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Old 19-07-2019, 16:46   #1
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Portable Gen sets

Having read the thread "WOW- Induction Cooktop! " I am exploring the possibility of replacing the gas cook-top with an induction cook-top but I'm not sure of the logistics.

What size portable inverter gen set would I need:
  • given that just one induction hotplate is 2000W? (Realistically I think I would need two)
  • Do I charge the batteries with the gen set and then power the hotplate with the 3000/6000W inverter?
  • Apparently the continuous RPM of these small inverter gen sets is 5000 rpm! How long could I expect the unit to last at that rate?
I would appreciate any "rule of thumb" advice to set me on the right track.
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Old 19-07-2019, 17:07   #2
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Re: Portable Gen sets

Realistically, I think you'd need at least a 2.2kVA but preferably a 3kVA for a single burner although you don't need to run them on full power all the time, obviously. We have been using a single induction hotplate at home for about 2 years now, and have never switched the 4 hotplate resistive element unit back on since, so it's pretty easy to adapt to cooking with a single hotplate. Sometimes you need to swap over pans to reheat, but due to the efficiency of the things, this isn't that big a deal.



With a portable generator, I'd go with inverter for cooking and use the genset to charge at leisure. Your anchor neighbours will also appreciate you not firing the thing up at breakfast and dinner times. You'd also not have to eat cold baked beans for a week if the generator crapped out on a trip.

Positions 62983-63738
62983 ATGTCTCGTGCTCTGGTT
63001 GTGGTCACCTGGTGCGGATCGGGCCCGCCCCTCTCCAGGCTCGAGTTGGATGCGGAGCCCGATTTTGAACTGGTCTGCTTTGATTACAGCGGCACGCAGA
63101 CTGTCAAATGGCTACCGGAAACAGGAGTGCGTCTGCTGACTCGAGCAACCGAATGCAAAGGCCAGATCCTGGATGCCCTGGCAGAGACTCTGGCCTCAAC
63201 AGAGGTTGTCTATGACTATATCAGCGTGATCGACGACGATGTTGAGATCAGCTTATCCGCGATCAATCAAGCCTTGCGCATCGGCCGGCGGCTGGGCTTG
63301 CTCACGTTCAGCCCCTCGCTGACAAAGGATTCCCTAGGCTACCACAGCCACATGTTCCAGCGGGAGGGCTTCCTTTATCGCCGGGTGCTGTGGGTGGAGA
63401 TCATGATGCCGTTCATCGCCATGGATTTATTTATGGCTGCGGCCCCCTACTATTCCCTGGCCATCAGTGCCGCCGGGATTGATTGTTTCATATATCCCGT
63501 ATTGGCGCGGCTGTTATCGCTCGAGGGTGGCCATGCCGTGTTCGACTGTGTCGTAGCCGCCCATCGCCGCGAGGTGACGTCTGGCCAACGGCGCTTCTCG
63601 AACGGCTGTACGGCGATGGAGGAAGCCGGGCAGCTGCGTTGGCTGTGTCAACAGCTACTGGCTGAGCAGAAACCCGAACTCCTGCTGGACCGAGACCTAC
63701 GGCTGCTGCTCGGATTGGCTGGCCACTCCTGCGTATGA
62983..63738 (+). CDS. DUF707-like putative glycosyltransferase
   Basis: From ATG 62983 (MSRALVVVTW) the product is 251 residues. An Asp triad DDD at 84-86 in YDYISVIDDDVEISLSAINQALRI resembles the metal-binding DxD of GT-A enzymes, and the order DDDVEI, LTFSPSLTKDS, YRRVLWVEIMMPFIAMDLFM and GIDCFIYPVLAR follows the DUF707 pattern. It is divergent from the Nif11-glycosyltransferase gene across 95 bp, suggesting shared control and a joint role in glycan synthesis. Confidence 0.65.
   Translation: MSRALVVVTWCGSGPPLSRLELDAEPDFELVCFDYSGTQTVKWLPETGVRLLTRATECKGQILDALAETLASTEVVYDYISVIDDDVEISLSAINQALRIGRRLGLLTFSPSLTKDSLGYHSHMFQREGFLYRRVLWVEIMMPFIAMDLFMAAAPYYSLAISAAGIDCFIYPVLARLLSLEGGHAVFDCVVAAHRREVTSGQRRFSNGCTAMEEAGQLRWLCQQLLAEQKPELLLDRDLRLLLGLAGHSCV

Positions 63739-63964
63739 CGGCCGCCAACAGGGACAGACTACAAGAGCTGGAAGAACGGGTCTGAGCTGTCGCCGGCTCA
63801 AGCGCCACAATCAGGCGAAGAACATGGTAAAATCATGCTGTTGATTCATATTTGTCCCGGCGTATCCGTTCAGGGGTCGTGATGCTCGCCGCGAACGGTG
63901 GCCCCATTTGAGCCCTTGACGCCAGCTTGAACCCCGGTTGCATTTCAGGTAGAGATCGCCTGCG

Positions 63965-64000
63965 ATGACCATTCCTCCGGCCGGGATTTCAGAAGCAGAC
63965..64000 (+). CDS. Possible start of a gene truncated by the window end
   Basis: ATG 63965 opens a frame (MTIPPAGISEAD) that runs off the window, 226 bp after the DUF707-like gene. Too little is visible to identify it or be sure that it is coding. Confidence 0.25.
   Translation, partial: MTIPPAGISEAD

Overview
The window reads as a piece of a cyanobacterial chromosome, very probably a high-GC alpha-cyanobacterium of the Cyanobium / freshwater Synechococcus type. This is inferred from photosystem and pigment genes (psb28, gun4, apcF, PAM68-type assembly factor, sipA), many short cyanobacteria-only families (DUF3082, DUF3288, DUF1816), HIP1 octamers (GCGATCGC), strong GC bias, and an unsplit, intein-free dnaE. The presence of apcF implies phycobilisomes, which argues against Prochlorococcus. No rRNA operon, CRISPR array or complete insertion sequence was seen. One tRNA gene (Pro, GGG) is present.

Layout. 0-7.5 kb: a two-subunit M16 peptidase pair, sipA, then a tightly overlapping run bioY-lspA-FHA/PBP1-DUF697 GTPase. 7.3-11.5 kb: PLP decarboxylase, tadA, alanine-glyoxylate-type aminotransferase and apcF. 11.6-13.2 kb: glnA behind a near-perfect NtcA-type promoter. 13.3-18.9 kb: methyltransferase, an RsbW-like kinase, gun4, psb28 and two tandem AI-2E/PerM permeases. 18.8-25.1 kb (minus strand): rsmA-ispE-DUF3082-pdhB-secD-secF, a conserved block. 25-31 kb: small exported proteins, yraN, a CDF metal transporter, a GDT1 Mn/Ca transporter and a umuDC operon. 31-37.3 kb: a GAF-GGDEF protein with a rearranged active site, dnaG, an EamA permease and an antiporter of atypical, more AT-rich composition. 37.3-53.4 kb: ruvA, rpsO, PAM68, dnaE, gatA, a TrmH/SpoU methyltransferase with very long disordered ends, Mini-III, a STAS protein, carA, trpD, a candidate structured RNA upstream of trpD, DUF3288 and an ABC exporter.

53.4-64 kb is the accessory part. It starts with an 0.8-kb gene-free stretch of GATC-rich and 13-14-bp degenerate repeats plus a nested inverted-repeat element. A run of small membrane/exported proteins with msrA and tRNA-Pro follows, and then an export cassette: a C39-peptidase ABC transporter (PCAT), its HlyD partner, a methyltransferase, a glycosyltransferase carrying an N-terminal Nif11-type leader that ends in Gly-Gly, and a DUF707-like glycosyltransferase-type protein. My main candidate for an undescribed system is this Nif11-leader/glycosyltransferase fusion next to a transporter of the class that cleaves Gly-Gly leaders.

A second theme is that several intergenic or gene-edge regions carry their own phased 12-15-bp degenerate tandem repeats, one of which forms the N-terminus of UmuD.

5000 rpm is nothing for a small engine. Besides, it won't need to run flat out all the time. Just keep it serviced and choose a decent brand.
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Old 19-07-2019, 17:30   #3
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Re: Portable Gen sets

Reefmagnet

QUOTE "We have been using a single induction hotplate at home for about 2 years now, and have never switched the 4 hotplate resistive element unit back on since, so it's pretty easy to adapt to cooking with a single hotplate"

I agree! I rarely use more than one hot-plate at home at the same time. I have a microwave at home as well as on the yacht so I don't see it as a problem. (I often wonder why some yachts have 3/4 hotplates although I notice Bavaria/HalbergRassy/Bavaria generally only boast two in their sales brochures)

I have a single induction hot-plate on the way so we'll see how we go at home.

My "re-cycled" gen-sets have always needed to be run a set RPM but I take it that with Inverter gen-sets that is not a requirement?
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Old 19-07-2019, 18:30   #4
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Re: Portable Gen sets

Non inverter gensets have to run at fixed rpm in order to maintain the correct AC frequency therefore a two pole AC genset will run at 3000 rpm for 50Hz AC output. Output regulation is usually done by adjusting current flow to the magnetic field coils.